Is telling your kids Santa exists a mortal sin?

Just thinking about this. In a few years I’ll start telling my daughter that a fat man in a red suit came in our house on Christmas Eve and left all the presents that are under the tree.

  1. This will obviously be a blatant lie

  2. I will be telling this like knowingly (even premeditatively)

  3. I will go to great lengths (long explanations and cookie eating) to maintain this lie.

  4. I will never feel any remorse or regret for telling this lie

  5. I will be telling this lie specifically because it will make me happy to do so.

Now if this was anything other than Santa Clause, I would say this seems like a mortal sin, and one I couldn’t even receive absolution for, because I wouldn’t be penitent in the slightest way. The church doesn’t consider innocent lies to children mortal sins does it?


The old Ask an Apologist section dealt directly with this question. I believe it was Michelle Arnold. If you do a search on the main Catholic Answers page you may be able to find it, but in case you can’t the general idea was that no, it’s not a sin. Santa is a legend (though obviously based on a great saint) devised for the entertainment of children, not a lie meant to deceive them.


You might suffer from scuples. I´d advice you to take this question and other worries you might have to the attention of your pastor. He probably knows your situation better than any of us here online.


I have also worried about this. My concern is when my daughter finds out that Santa doesn’t exist what will she think of the more important things I tell her, about God, will she think they are just tall stories too? She has already asked me once “is Jesus just pretend?”


When your 3 year old asks you to give a bite of cookie to the stuffed bear, and you play along, is that a lie? Play pretend fantasy with kids is not a lie, if you insist to your 9 year old that Santa brings presents, that would be lying.

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What? Are you saying that Santa isn’t real? Thanks for the spoiler alert!


It’s called a folk tale.
Every culture has its folk tales.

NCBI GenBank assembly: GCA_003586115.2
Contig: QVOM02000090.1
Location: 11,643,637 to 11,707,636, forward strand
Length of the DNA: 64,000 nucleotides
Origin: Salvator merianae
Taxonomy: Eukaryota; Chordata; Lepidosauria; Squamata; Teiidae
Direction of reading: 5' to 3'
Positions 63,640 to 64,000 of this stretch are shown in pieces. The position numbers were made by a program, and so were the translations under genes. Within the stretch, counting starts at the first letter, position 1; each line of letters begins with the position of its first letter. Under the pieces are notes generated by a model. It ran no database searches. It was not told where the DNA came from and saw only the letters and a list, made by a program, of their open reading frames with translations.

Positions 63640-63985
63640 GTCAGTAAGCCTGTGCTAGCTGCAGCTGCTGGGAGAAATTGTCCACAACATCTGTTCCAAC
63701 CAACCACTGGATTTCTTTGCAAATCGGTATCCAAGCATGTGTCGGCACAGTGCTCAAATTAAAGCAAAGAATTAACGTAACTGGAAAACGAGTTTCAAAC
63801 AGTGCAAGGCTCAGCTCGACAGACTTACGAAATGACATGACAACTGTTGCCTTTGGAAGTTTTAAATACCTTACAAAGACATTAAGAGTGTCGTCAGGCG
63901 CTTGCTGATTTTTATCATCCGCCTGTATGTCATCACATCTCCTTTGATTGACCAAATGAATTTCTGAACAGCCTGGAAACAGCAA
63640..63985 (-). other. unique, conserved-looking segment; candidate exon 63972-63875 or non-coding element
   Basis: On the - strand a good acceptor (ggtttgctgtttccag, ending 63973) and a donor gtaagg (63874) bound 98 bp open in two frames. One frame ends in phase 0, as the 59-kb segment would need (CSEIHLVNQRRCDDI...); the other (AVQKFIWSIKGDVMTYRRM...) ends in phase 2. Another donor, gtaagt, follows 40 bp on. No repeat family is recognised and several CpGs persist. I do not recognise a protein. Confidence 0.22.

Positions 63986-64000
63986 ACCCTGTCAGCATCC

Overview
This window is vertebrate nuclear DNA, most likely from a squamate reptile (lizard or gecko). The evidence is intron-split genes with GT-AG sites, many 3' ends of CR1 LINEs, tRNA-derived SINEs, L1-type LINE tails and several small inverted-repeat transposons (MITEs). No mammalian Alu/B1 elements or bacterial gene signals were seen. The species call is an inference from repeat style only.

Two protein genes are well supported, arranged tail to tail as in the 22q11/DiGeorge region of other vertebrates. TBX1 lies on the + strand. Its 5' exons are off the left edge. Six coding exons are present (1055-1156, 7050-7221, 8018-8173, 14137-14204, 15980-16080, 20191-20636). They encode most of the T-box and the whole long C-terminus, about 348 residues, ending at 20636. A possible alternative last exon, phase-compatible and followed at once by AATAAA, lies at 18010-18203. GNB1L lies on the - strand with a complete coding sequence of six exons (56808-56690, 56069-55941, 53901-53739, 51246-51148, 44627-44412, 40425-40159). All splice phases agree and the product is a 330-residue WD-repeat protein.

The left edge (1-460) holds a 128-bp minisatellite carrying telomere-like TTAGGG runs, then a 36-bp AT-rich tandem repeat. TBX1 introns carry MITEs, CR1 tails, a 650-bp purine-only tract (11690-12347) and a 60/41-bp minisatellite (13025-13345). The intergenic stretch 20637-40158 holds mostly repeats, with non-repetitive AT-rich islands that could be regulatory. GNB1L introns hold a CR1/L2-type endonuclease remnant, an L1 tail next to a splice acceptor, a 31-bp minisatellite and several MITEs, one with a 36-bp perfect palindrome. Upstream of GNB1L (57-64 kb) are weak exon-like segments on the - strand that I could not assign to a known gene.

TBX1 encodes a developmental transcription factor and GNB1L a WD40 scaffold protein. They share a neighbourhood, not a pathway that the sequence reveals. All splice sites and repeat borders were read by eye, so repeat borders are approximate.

Be at peace




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WE always knew it wasn’t Sant that it was our parents who gave the gifts but it was still a lot of fun being surprised and getting to open gifts and all. They were always kept hidden and it was a really anticipated thing to open them. I’m glad we didn’t do the Santa thing. I steered as far from the Santa thing as I could with our boys. Just didn’t seem the thing to do.

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Santa is overated. The primary focus is the presents so as long as those are there, I don’t see how anyone could care about whether Santa did it or not. Chances are that some kid will spoil it for her anyways at school or something.

We celebrated Saint Nicholas Day. I always knew it was my parents filling up the shoes. :blush:

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no because St.Nicholas is real and Santa clause is probably from a kid mispronouncing saint Nicholas

We never taught our son (age 12) that Santa Claus exists as a real person who lives at the North Pole and brings presents on Christmas. We follow the Polish custom of St Nicholas (Święty Mikołaj) and taught him that he is a “real” saint in heaven. He also knows the legend of Ded Moroz (Дед Мороз — Grandfather Frost) from a figurine that we set out at Christmas. Our son has never been told any lies, venial though they might be, about Santa Claus.

We also have an “Elf on the Shelf” that my son hides around the house and exclaims “how did he get there?”, and we put up a Hanukkah menorah. Both of those are far more a “thing” in our house than Santa Claus.

So you are not going to introduce the real Saint Nicholas the Bishop of Myra (feast day December 6) that gave money for sisters without enough money for a dowry so they could get married? Saint Nicholas was present at the Council of Nicaea.

Santa Clause is actually an anglicized form of the Dutch for Saint Nicholas.

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